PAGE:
Ipswich Burger King company could have to make whopper payout over worker’s injury

Burger King in Westgate Street, Ipswich

Burger King in Westgate Street, Ipswich - Credit: Archant

A company which owns an Ipswich Burger King could face a six-figure payout after a worker was injured by hot oil.

KFG Quickserve which runs the fast food restaurant in Westgate Street pleaded guilty at the town’s magistrates’ court to two health and safety offences relating to breaching a duty to employee Michael Firth.

The first relates to an offence on, or after, March 12 last year and carries an unlimited fine. The second relates to before March 12 last year for which the maximum fine is £20,000.

A further hearing was set to argue over certain points at issue between the prosecutor on behalf of Ipswich Borough Council and the KFG Quickserve’s defence team.

Pascal Bates, prosecuting, said it was the council’s contention the case involved a high culpability by KFG Quickserve based in north-west London, and a risk of serious harm which was towards the top end of the scale.

If the court accepted this was the case the starting point for a fine would be £950,000.

However, the defence contend the company’s culpability was in the medium range and the risk of harm was in the lowest category.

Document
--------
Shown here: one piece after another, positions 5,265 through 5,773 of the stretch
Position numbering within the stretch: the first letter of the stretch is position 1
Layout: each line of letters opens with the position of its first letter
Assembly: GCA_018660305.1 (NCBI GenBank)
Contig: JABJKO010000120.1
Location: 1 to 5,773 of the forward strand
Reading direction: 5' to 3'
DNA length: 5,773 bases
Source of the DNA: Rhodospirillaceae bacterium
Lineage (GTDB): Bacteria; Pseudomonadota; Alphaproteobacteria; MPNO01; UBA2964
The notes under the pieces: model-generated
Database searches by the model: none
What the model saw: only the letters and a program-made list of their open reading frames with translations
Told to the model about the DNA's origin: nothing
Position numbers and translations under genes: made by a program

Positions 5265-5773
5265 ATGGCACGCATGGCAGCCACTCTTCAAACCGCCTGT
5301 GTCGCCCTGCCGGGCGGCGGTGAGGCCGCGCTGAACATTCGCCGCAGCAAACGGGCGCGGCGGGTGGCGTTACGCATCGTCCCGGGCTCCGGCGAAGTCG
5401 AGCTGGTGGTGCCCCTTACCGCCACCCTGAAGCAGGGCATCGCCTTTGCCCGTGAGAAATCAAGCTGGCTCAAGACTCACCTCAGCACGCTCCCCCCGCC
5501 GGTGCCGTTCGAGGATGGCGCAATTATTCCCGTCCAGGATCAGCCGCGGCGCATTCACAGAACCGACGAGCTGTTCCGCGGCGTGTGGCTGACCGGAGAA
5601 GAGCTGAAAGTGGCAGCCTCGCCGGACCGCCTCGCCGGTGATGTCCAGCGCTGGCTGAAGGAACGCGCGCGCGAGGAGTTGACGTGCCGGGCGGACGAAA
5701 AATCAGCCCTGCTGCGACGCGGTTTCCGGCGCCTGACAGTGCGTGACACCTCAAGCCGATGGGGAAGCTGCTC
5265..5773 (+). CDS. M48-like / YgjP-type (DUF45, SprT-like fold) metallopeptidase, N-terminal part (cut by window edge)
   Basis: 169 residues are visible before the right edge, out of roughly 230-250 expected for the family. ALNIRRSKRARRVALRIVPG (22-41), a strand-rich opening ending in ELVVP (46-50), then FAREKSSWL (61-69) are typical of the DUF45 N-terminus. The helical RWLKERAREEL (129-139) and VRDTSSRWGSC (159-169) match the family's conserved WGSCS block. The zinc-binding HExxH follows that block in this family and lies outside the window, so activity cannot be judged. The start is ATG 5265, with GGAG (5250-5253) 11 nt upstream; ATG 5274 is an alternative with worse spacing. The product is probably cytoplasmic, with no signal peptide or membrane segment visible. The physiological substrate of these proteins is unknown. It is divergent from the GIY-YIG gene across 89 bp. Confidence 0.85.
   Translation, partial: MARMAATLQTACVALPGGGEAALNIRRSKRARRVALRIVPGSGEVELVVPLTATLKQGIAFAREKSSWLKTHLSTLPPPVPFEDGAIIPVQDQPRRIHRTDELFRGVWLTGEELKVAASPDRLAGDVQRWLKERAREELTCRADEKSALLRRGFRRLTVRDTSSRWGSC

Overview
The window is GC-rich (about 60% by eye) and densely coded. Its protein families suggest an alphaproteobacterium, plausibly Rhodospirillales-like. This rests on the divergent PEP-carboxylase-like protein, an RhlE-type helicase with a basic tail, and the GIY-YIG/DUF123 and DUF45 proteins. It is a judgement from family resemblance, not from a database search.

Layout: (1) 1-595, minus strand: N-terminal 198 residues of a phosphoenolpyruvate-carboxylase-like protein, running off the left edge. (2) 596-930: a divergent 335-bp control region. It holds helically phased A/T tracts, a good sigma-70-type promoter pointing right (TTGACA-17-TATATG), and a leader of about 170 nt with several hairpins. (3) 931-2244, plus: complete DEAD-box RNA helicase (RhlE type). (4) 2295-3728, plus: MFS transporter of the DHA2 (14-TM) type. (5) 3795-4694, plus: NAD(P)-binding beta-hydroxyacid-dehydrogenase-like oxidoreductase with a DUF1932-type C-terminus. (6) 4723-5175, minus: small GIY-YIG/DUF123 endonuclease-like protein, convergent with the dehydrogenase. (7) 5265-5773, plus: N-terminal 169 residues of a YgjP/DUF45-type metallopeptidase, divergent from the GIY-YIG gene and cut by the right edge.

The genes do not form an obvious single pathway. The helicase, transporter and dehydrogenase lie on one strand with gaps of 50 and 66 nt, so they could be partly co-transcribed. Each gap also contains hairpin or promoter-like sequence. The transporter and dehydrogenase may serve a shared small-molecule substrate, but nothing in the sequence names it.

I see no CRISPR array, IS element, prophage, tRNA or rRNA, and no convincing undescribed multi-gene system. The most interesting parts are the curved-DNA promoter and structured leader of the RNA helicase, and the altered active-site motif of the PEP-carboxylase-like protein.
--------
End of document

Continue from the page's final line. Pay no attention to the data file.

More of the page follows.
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If the court accepted its argument the starting point for a fine would be £50,000.

It is understood Mr Firth was injured when clearing out hot oil from equipment at the restaurant in March last year.

Hot oil was accidentally poured on to his ankles leaving some scarring.

Although KFG Quickserve admitted the offences Mr Bates said there are also other aspects of the company’s mitigation which took issue with the prosecution’s case.

One is the prosecution’s evidence involving Mr Firth’s assertion that he was invited to copy out the answers to questions during training by his manager, which the manager does not accept happened.

The prosecution has also asked the court to look beyond the one defending company and consider it in the context of the wider group of companies it belonged to in the UK, and also its parent company based in Kuwait.

The defence regards this as unfair.

District Judge Celia Dawson ruled the case could still be heard before her in a magistrates’ court, rather than grant the prosecution’s request to send it to Ipswich Crown Court.

Judge Dawson said: “This is not a case that involves death or a significant life-changing injury, serious though the injury was.

“Financially I’m in a position to impose a suitable punishment.

“I’m therefore content the case should remain in the magistrates’ court and dealt with summarily”

The next hearing was scheduled to for December 2.

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